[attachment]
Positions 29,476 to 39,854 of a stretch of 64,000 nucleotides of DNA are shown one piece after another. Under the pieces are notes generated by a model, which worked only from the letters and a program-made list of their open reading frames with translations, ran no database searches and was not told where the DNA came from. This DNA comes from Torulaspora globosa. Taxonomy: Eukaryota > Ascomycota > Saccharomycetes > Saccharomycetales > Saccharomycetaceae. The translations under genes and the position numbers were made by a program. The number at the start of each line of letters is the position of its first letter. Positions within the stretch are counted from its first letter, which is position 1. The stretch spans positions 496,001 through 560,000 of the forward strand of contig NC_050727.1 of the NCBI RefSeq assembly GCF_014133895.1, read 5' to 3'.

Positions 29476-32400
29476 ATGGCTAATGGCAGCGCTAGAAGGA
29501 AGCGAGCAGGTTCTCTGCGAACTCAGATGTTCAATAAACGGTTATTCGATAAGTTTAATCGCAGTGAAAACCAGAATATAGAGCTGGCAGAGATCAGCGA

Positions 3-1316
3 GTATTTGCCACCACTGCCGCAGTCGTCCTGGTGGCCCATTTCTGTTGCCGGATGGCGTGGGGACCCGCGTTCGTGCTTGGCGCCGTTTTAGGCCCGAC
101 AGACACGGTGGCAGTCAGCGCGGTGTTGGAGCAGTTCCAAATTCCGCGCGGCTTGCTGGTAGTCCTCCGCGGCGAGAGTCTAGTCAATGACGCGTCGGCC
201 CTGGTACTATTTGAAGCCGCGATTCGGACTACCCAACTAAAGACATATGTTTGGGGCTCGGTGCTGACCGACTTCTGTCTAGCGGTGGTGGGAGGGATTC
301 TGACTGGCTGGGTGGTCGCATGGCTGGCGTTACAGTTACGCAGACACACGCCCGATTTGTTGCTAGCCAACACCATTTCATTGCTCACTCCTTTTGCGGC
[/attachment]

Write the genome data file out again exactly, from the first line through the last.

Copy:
Positions 29,476 to 39,854 of a stretch of 64,000 nucleotides of DNA are shown one piece after another. Under the pieces are notes generated by a model, which worked only from the letters and a program-made list of their open reading frames with translations, ran no database searches and was not told where the DNA came from. This DNA comes from Torulaspora globosa. Taxonomy: Eukaryota > Ascomycota > Saccharomycetes > Saccharomycetales > Saccharomycetaceae. The translations under genes and the position numbers were made by a program. The number at the start of each line of letters is the position of its first letter. Positions within the stretch are counted from its first letter, which is position 1. The stretch spans positions 496,001 through 560,000 of the forward strand of contig NC_050727.1 of the NCBI RefSeq assembly GCF_014133895.1, read 5' to 3'.

Positions 29476-32400
29476 ATGGCTAATGGCAGCGCTAGAAGGA
29501 AGCGAGCAGGTTCTCTGCGAACTCAGATGTTCAATAAACGGTTATTCGATAAGTTTAATCGCAGTGAAAACCAGAATATAGAGCTGGCAGAGATCAGCGA

Positions 3-1316
3 GTATTTGCCACCACTGCCGCAGTCGTCCTGGTGGCCCATTTCTGTTGCCGGATGGCGTGGGGACCCGCGTTCGTGCTTGGCGCCGTTTTAGGCCCGAC
101 AGACACGGTGGCAGTCAGCGCGGTGTTGGAGCAGTTCCAAATTCCGCGCGGCTTGCTGGTAGTCCTCCGCGGCGAGAGTCTAGTCAATGACGCGTCGGCC
201 CTGGTACTATTTGAAGCCGCGATTCGGACTACCCAACTAAAGACATATGTTTGGGGCTCGGTGCTGACCGACTTCTGTCTAGCGGTGGTGGGAGGGATTC
301 TGACTGGCTGGGTGGTCGCATGGCTGGCGTTACAGTTACGCAGACACACGCCCGATTTGTTGCTAGCCAACACCATTTCATTGCTCACTCCTTTTGCGGC